Rashid rover to reach farthest point of mission before slingshot to Moon

The rover is expected to land on the lunar surface by end of April

The UAE’s Rashid lunar rover is set to reach its furthest distance from Earth since launching on a SpaceX rocket last month.

It is travelling to the Moon on the Hakuto-R lander, built by Japanese company ispace, and is expected to reach the lunar surface by end of April.

As of Monday, the spacecraft had travelled about 1.24 million km from the Earth and is expected to be at its farthest point of about 1.4 million km by January 20.

Once it reaches that point, ispace may perform the third orbital control manoeuvre that will allow the lander to move closer to the Moon.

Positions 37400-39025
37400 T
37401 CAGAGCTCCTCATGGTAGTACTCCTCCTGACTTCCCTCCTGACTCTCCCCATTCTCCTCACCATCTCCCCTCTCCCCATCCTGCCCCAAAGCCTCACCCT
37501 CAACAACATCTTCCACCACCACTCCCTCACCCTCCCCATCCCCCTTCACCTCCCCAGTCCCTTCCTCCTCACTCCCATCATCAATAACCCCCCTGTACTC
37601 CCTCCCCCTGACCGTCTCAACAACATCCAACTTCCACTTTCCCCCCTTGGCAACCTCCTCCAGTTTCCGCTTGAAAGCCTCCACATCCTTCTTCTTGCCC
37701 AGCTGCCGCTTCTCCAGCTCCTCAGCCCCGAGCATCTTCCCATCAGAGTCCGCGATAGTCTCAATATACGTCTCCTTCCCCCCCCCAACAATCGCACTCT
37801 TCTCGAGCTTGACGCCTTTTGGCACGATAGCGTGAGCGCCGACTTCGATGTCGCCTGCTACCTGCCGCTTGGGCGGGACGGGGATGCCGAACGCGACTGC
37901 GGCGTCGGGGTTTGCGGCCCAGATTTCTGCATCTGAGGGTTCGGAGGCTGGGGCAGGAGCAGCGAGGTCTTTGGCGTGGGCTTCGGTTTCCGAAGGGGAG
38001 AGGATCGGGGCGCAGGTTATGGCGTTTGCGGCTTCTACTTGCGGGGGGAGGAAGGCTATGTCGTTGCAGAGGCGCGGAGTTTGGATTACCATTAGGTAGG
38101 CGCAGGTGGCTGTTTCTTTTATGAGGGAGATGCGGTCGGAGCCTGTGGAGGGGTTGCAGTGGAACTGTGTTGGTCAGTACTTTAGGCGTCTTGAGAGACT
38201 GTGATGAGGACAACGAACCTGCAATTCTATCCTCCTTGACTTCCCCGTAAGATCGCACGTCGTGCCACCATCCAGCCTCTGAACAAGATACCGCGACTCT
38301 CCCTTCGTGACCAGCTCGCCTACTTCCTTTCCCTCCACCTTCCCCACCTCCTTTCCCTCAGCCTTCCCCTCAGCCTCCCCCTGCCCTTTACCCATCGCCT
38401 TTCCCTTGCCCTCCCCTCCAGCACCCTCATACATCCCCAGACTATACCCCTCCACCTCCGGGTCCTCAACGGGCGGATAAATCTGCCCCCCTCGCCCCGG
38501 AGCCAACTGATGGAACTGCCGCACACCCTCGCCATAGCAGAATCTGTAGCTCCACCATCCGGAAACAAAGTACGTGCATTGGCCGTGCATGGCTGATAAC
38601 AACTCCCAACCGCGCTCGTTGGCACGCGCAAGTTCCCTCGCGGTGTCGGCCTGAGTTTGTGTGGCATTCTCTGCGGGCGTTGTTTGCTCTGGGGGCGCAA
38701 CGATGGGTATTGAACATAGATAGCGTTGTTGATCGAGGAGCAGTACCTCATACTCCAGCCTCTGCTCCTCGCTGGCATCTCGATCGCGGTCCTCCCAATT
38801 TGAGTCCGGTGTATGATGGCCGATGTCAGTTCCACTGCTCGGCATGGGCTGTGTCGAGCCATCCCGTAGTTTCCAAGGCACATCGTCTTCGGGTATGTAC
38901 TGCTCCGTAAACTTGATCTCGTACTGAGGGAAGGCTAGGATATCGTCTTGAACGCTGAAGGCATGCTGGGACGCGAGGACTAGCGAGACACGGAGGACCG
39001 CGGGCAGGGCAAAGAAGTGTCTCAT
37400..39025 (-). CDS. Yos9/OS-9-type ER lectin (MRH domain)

“Since its launch on December 11, the lander has maintained stable navigation in accordance with the mission plan,” an ispace representative said.

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ispace has taken a longer route to save fuel. It will use a gravity assist from the Sun for the manoeuvre.

This is a technology demonstration mission by ispace that will allow the company to measure the spacecraft’s performance and prepare for more complex journeys in future.

If it manages to land successfully, it would make ispace the first company to achieve a commercial cargo mission to the Moon, with several government and private payloads on board.

Meanwhile, the Rashid rover is the Arab world’s first Moon mission. It is a 10kg rover that will study lunar soil, dust, geology and the electrically charged particles on the lunar surface.

Rashid 2, the second Moon mission by the UAE, will launch on a Chinese spacecraft in 2026.

Updated: January 06, 2023, 3:00 AM